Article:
In addition, the modern theory of law postulates the existence of some a priory base for the law, such as human rights and natural rights, which is supposed to exist independently of any acts of the state authorities and to follow from some general philosophical principles, such as social contract, democracy, egalitarianism etc.

Notice that pre-modern societies had their own, different views on the genesis of law and different principles to build the law upon: traditions, religious commandments, caste system, the authority of monarch, etc. These pre-modern principles have also been a basis for a priory legal systems independent of any written laws issued by the state institutions. The fact that the societies based on the Western legal systems prosper now does not mean that no better law, based on different principles, can exist.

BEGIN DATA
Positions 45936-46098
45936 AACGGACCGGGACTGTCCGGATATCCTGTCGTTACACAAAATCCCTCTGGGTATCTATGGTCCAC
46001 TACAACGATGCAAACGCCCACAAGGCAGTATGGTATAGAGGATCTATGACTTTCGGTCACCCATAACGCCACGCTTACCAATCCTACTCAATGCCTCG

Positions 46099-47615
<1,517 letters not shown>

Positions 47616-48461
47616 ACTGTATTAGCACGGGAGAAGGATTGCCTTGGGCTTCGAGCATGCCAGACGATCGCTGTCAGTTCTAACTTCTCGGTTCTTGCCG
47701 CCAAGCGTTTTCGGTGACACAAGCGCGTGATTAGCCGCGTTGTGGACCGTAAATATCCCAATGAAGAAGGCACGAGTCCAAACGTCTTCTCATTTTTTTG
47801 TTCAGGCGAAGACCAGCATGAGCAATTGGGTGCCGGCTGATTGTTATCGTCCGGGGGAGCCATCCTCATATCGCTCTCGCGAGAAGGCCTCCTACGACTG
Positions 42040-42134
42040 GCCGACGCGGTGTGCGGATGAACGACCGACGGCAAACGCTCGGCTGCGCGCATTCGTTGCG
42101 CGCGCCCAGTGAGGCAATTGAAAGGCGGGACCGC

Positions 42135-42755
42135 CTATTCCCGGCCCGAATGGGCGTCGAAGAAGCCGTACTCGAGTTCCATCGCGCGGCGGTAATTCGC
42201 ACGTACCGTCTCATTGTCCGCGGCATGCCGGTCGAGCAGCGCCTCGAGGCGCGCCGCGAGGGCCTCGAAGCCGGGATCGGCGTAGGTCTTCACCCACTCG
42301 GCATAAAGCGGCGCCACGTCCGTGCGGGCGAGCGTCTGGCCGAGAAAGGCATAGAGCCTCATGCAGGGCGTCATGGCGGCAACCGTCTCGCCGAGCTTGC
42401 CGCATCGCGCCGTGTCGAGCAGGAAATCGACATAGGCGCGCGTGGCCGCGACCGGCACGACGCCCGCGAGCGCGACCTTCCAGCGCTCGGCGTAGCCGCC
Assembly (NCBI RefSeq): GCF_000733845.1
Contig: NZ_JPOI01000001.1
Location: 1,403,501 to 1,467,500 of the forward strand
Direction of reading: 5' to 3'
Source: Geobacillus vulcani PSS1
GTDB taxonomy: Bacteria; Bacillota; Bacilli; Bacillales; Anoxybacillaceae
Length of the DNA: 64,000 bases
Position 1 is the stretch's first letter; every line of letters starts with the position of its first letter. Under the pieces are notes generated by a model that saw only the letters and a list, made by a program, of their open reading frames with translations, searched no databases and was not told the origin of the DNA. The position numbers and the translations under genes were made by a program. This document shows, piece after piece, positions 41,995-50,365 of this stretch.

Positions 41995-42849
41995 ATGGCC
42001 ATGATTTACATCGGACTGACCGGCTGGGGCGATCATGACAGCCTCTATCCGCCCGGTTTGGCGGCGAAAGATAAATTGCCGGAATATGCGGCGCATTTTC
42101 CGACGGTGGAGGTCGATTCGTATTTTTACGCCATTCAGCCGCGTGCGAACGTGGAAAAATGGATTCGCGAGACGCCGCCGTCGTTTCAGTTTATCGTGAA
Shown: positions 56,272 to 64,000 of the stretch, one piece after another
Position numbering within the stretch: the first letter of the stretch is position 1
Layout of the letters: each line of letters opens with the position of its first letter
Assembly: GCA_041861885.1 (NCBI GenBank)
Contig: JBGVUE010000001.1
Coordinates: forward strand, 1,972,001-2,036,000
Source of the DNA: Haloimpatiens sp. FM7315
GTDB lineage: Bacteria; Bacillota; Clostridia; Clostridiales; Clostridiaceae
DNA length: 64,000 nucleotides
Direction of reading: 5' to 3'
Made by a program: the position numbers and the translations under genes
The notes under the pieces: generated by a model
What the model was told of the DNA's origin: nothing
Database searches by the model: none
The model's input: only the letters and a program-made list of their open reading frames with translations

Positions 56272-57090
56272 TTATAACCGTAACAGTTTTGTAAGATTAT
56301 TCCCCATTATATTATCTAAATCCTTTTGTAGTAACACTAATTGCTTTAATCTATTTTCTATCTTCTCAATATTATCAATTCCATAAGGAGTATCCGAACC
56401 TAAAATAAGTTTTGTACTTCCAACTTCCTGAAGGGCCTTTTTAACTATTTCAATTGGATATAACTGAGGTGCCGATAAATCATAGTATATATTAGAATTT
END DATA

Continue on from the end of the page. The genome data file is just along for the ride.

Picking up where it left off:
Now let's return to the question of the definition of law and approach it from another side. A common alternative definition of law says that law is a system of commonly recognized norms of conduct established by the state authorities as obligatory for everybody. This definition supposes that the people's customs and traditions are the source of any law, while the state only codifies and documents it. It also assumes that the social pressure is the main instrument of law enforcement, while the state power is just a secondary one. From this definition also follows the connection between law and justice. The main weak point of this definition is the fact that it does not consider the possibility for the state authorities to issue laws contrary to the social customs, which is quite common in practice. These laws are first enforced by the state power only, and only later they gain public recognition, since people tend to accept the inevitable as normal.